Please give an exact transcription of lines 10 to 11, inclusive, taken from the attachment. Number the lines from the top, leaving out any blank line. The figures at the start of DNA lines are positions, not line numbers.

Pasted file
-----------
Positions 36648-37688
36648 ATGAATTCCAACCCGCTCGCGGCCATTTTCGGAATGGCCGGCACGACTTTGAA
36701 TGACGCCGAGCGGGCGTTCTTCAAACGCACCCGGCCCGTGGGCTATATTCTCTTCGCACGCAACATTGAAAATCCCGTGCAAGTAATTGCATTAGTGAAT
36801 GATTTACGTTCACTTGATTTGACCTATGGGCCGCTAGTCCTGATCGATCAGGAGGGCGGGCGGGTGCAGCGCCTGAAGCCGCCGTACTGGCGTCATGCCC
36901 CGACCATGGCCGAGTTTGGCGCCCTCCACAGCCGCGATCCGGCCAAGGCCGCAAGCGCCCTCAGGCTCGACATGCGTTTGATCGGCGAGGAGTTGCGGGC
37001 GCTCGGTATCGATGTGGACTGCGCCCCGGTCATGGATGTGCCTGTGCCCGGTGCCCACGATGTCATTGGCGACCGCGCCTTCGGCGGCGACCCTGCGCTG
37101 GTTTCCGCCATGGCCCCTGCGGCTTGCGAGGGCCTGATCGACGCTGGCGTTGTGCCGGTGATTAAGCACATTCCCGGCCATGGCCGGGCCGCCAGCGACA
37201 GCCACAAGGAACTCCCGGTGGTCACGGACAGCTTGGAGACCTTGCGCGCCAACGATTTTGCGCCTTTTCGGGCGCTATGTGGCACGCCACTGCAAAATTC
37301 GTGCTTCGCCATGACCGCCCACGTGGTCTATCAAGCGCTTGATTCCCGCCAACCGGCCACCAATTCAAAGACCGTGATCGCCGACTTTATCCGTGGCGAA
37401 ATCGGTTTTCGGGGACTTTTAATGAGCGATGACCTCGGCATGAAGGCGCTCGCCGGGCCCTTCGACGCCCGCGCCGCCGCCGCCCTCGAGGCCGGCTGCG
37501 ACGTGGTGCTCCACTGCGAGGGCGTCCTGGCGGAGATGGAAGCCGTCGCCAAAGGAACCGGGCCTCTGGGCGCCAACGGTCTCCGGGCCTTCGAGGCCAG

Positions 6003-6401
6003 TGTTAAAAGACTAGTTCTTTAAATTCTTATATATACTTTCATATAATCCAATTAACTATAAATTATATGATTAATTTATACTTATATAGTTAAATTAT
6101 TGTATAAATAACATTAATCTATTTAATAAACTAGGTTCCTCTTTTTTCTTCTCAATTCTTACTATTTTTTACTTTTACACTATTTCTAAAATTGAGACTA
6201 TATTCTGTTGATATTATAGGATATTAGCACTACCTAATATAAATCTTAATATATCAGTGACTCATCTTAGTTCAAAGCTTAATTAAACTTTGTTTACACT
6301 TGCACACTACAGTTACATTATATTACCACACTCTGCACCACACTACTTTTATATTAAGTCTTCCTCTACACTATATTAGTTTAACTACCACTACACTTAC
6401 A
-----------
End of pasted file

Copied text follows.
37401 ATCGGTTTTCGGGGACTTTTAATGAGCGATGACCTCGGCATGAAGGCGCTCGCCGGGCCCTTCGACGCCCGCGCCGCCGCCGCCCTCGAGGCCGGCTGCG
37501 ACGTGGTGCTCCACTGCGAGGGCGTCCTGGCGGAGATGGAAGCCGTCGCCAAAGGAACCGGGCCTCTGGGCGCCAACGGTCTCCGGGCCTTCGAGGCCAG